No, that is not referring to the way I started my first diary entries in my misspelled youth. While writing my current release, ORPHANS IN THE STORM, I had my English characters in Dutch exile, renting a house that shared land with an old dairy farm. This reminded me of one inescapable fact of the historical writer's job: a working if rudimentary knowledge of how dairy products worked in centuries past. My characters are going to need milk, butter and cheese as well as meat and leather. If I'm writing historical, I need to know my way around a cow.
My first historical, MY OUTCAST HEART, set in colonial New York, included a recalcitrant bovine. ORPHANS IN THE STORM has the old dairy, and a secondary character who projects his dislike of exile onto the cows. (Don't worry, no animals were harmed in the writing of this novel.) In my current time travel manuscript, my sixteenth century Scottish hero comes from a family that raises, you guessed it, cattle. The hero of the historical I'm currently in the pre-writing stages of (Regency era, but still unusual) has done military service in India, where cows are sacred.
Thankfully, I have a primary research source close at hand. Young adult historical author M. P. Barker is a friend, critique partner, and former historical interpreter at Old Sturbridge Village. Her expertise saved me from several fictional dairy related blunders such as:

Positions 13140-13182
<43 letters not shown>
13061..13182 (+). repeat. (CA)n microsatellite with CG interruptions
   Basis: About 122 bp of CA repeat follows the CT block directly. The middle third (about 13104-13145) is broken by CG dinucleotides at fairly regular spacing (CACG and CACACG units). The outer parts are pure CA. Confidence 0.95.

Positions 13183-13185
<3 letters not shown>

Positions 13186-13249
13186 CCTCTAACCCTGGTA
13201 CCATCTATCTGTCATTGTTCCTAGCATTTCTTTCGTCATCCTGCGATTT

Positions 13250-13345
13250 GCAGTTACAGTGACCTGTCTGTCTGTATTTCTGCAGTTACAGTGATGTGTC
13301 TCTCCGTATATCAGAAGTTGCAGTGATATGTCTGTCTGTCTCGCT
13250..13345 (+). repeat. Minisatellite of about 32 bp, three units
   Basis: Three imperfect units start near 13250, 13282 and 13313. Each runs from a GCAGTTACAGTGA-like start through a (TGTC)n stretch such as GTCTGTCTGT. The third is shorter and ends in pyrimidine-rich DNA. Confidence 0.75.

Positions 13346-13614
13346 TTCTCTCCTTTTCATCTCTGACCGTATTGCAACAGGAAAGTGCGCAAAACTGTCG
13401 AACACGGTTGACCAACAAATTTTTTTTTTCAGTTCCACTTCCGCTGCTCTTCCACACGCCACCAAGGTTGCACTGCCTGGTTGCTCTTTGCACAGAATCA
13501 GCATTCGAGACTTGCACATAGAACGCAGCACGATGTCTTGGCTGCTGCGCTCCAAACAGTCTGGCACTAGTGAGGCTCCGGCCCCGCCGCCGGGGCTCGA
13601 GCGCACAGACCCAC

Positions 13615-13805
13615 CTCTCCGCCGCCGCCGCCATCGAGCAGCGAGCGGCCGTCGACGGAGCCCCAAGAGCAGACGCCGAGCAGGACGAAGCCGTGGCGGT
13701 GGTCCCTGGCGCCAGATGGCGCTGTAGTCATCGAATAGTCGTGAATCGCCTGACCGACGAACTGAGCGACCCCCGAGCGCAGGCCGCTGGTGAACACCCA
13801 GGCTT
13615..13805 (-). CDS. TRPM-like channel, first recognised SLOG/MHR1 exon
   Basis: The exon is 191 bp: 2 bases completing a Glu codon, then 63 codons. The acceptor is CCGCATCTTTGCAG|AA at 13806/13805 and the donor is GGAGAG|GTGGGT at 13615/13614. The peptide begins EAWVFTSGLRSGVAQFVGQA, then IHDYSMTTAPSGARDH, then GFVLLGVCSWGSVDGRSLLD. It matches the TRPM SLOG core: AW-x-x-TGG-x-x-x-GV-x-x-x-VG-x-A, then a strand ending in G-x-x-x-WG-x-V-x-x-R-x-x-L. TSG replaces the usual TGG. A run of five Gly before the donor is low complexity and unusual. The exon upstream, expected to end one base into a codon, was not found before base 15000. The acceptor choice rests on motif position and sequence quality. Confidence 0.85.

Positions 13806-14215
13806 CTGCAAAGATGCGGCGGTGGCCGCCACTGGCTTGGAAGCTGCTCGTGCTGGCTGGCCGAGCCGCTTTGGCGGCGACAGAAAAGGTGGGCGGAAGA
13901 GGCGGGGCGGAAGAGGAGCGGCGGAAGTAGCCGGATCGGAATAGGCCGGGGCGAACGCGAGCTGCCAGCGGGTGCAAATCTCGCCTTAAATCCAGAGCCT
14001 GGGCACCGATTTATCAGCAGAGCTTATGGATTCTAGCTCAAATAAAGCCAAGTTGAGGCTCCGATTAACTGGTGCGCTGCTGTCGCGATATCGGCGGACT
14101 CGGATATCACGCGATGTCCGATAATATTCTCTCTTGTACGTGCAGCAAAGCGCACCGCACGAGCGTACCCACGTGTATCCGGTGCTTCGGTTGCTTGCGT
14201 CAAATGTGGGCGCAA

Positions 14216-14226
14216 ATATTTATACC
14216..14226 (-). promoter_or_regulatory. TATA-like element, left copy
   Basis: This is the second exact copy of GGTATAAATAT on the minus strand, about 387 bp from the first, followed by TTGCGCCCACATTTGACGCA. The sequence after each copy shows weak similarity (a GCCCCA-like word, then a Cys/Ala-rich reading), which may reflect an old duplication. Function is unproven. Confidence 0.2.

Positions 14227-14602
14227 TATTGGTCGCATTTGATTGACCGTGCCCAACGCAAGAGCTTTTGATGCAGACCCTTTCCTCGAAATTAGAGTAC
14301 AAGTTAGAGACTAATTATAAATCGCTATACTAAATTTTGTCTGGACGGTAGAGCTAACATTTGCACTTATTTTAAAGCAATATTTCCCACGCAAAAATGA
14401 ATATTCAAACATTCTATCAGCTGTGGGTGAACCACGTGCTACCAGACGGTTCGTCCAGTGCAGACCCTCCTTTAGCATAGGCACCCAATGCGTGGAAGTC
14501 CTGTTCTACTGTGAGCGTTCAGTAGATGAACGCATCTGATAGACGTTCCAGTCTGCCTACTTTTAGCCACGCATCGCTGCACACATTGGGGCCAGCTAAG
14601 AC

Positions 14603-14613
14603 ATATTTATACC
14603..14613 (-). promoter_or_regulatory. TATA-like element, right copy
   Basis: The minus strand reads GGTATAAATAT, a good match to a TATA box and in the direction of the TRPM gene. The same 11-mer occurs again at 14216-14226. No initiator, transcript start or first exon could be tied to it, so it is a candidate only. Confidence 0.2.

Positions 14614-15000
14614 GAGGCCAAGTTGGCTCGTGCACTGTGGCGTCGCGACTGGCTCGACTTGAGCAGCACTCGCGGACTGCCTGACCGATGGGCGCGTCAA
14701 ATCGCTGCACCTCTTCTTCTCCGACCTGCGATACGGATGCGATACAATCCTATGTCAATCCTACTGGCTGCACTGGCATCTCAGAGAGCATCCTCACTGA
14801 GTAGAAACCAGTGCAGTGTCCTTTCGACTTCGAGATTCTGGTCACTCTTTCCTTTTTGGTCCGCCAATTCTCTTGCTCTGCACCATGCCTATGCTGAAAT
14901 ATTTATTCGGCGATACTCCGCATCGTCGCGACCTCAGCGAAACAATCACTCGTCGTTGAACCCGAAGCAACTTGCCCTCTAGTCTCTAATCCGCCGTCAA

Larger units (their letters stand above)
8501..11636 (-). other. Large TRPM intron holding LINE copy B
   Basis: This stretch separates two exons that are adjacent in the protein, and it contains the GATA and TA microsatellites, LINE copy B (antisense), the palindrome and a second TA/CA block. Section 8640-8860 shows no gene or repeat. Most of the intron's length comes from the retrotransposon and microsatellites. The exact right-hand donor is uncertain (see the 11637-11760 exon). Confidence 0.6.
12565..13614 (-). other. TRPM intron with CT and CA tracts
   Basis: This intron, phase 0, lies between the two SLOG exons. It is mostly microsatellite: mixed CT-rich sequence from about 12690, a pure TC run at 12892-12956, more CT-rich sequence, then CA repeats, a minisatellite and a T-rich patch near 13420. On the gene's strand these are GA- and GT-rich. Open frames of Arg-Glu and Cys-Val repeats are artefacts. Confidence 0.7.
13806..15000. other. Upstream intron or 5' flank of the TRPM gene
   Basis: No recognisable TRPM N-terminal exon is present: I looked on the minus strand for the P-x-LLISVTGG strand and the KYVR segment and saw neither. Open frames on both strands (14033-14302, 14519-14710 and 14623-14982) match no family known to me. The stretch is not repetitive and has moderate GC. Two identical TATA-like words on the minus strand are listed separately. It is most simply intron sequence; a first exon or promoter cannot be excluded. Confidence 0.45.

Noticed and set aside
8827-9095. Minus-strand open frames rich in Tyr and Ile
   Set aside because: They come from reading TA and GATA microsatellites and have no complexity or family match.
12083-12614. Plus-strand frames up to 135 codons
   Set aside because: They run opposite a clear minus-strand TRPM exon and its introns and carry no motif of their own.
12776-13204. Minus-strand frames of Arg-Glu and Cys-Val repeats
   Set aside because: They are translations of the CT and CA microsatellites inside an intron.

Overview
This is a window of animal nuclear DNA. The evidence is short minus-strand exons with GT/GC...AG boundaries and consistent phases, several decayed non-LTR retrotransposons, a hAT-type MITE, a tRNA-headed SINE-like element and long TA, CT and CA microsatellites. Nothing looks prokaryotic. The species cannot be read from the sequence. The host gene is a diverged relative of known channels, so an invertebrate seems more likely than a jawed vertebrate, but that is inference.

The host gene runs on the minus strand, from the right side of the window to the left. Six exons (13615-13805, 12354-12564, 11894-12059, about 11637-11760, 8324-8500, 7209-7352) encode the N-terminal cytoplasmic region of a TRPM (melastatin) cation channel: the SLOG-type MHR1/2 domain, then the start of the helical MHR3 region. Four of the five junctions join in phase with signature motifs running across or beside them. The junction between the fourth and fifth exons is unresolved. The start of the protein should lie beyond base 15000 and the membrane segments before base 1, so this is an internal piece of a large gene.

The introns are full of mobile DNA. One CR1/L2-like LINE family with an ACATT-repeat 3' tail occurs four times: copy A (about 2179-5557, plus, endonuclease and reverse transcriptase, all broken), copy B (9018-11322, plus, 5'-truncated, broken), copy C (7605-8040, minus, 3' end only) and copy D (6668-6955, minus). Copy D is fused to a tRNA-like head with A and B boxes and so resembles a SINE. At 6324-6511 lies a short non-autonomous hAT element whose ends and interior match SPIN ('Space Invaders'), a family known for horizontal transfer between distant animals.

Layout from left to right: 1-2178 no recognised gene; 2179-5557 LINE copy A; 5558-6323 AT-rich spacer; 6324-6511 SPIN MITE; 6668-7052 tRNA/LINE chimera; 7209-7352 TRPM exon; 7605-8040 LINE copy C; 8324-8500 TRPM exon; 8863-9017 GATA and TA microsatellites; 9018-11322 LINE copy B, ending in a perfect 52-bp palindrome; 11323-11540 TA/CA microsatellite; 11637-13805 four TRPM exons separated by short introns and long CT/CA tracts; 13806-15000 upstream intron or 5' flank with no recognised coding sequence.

** A colonial character denting the milk bucket by giving it a good, solid kick. This wouldn't work, as the bucket would be wood. Knock it over, sure, but dent? Nope.
** Characters who have apparently mastered either time or transdimensional travel in order to separate the cream from the milk at a physically impossible rate.
** A character approaching the cow from such a direction and grasping the udders in such a way that she would be more likely to get a kick in the head than the morning's milk. Having one's heroine bleed out in chapter two does not make for a compelling romance.
My husband, a food service professional, has always maintained that it's important to respect the animals we get our food from (or plants, for the non-carnivores), and the importance of the cow to the daily lives of my characters, no matter their class or status, has certainly reminded me of that. Even so, I do have notes for a turn of the century story where the hero finds work in the Chicago stockyards. Maybe I'm not ready to get that close a view of the food chain just yet.
Photo by Neil Hoskins.